The 7 Mega Principles of Diet and Exercise for Fat Loss

by Paul Rogers on December 23, 2008

Yes, I am somewhat proud of the fact that if you do a Google search (at the main site), an article of mine still comes up number 1 for the term fat burning. It’s an article I wrote for Weight Training over 12 months ago. I am surprised at this because Google records about 3.1 million records for the search term ‘fat burning’. And when you see all the goony, loony web sites and weight loss schemes and supplements and silly diets and downright ripoffs that plague the internet, it does seem unlikely that a truthful and accurate article still has a chance of getting to the top. Three cheers for Google.

In any case,  for Christmas I’ll do the KISS thing and “keep it simple, stupid” by summarising the no-fail approach to weight loss that emphasizes fat loss and muscle maintenance. If it fails for you, then you are either eating too much, moving too little or have a genuine pathology or genetic disorder — and mostly this is rare as a cause of obesity.

7 Rules to Rule Them All

  1. Don’t sweat the small stuff. The number 1 rule is not to get hung up on the trivia. This is the 90/10 rule or whatever you want to call it. The idea is that you must concentrate on putting most effort into doing the things that bring you most return and success. It’s okay to  follow up on the small stuff after you get the big picture correct. Don’t get distracted by “insider secrets” or any of that web marketing hype. There are no insider secrets to achieving and maintaining normal weight. But that doesn’t mean there are not serious challenges.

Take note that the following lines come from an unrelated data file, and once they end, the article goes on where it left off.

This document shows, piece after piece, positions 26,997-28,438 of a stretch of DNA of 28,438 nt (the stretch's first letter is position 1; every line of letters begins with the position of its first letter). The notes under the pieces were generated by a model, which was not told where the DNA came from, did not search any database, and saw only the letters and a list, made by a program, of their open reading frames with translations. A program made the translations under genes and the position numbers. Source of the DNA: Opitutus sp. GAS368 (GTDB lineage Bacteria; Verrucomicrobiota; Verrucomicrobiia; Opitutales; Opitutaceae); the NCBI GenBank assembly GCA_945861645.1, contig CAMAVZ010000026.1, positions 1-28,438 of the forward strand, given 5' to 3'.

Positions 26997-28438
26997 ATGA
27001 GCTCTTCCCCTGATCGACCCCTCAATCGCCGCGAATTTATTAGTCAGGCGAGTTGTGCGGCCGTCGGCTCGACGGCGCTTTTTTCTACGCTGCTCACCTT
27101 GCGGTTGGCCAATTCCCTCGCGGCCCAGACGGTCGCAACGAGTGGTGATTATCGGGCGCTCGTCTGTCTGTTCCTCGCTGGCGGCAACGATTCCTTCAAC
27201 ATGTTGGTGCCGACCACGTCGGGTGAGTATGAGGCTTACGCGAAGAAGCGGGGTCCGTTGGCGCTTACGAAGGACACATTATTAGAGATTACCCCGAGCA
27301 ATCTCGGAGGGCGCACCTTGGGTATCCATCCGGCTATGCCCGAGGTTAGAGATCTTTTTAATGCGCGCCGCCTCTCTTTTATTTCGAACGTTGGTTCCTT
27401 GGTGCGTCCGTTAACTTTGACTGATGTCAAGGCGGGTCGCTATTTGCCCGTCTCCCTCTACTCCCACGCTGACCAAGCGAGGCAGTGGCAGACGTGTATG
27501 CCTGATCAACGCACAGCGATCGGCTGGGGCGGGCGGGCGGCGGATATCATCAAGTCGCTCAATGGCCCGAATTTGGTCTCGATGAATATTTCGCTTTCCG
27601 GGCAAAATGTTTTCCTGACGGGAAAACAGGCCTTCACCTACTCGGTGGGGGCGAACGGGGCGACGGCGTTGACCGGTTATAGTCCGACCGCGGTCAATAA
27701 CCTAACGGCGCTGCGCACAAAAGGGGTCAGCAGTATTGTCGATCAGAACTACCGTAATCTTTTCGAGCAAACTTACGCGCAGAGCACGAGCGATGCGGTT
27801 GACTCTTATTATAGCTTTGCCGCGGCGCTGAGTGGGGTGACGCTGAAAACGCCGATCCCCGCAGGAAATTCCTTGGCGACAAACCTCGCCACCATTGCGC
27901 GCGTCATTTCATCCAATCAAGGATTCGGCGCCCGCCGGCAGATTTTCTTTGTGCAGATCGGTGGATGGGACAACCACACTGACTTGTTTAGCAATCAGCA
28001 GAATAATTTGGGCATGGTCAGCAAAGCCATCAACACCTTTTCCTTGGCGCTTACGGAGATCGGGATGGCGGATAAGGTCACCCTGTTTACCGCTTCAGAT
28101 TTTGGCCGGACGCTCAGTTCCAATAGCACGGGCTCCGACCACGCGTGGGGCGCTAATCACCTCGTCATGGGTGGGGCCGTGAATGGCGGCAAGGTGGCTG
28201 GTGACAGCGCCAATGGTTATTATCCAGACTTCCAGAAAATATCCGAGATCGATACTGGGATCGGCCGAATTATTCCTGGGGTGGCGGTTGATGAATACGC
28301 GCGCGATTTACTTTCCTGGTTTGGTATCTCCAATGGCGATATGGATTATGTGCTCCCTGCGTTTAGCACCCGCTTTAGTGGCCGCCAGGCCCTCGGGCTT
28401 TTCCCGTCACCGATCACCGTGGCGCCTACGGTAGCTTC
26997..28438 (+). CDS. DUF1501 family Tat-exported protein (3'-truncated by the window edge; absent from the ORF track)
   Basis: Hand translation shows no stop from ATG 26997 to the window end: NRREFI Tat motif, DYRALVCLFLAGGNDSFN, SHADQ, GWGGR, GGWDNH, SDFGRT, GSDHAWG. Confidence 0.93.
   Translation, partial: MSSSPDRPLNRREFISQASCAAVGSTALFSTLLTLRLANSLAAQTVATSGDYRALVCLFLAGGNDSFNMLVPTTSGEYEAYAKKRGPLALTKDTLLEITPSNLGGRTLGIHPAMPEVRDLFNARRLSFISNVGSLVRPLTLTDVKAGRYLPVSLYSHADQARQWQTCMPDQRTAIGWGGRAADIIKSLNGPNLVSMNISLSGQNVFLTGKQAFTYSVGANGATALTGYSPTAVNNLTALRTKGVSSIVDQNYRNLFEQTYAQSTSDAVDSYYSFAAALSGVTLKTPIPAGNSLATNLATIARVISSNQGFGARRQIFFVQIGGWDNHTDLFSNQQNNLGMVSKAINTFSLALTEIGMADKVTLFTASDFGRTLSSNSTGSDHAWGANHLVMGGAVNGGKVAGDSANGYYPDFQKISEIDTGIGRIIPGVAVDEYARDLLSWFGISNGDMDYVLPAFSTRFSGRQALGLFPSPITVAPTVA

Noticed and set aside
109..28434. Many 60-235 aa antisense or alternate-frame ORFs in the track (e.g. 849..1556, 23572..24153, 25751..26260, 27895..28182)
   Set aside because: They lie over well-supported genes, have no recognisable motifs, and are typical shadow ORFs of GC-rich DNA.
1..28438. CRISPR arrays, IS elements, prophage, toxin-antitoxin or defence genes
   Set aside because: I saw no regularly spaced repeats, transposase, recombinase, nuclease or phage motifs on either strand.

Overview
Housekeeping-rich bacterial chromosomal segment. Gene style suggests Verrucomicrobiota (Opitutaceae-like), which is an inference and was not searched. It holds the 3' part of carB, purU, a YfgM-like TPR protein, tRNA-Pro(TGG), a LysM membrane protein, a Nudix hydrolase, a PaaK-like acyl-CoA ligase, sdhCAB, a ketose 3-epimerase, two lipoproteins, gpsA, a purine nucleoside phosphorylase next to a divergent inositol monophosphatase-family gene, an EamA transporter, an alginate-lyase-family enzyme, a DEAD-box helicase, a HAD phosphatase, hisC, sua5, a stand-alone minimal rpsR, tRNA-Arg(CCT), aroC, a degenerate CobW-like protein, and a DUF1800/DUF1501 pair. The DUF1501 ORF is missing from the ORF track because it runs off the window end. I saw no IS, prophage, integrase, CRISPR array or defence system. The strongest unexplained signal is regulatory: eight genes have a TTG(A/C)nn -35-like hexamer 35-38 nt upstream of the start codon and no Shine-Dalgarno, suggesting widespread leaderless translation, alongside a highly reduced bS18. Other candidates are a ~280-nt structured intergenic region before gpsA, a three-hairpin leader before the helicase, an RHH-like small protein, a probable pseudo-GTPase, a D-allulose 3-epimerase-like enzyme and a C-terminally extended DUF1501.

2. It’s the calories stupid! Even though I saw Tom Venuto use this phrase recently, I first used it in 2001 in a book I wrote called The Organic Factor. Even so, I’m sure quite a few people  have come up with this independently, it’s so very obvious. This is one of the pieces of “big stuff” that I refer to in the rule above. You need to get into negative energy balance territory (but not too negative) to lose weight and that means eating less and exercising more. And the best way to cut calories? Limit animal fats, added fats, added sugars, alcohol, and reduce  excessive portion sizes.
  3. Adopt a lifestyle. Most diets will work for a short while — low-carb, low-fat, meal replacement shakes, you name it. If you take in less than you expend in energy, you will lose weight. However, you need to find an eating and exercise pattern that suits you, that works, and that you can adopt more or less every day of your life.
  4. Do regular aerobic Exercise. Aerobic exercise is walking, running, treadmill, cycling, swimming, class aerobics and  rowing. You need to put some effort in so that you puff and sweat to some extent. Do this at least 5 times a week, for at least 30-40 minutes, even if it’s walking fast around the block.
  5. Do regular weight training. Get to a gym or buy some dumbbells and a bench for home and do at least 2 sessions of weight training each week. It helps maintain muscle and bone while you lose fat and builds strength, flexibility and mobility for the future.
  6. Move more at home and work. Under-rated and misunderstood, this is the science of NEAT or “non-exercise activity thermogenesis.” Moving more at home or work builds a feedback system that upregulates your metabolism. Get a pedometer and try to rack up 5,000 steps each day. It can be gardening, housework, playing with kids, lunchtime walks at work, stair walking, anything in addition to programmed exercise. Upper-body movement counts as well.
  7. Get a brain plan. Tackle weight loss as a personal project. Keep a diary, set goals, review your progress each week, do lots of internal head talk, adjust your approach when necessary, be patient, stick to a lifestyle you can tolerate, and get encouragement from friends or a group.

That’s the nub of it. No secrets, no surprises. Good luck.

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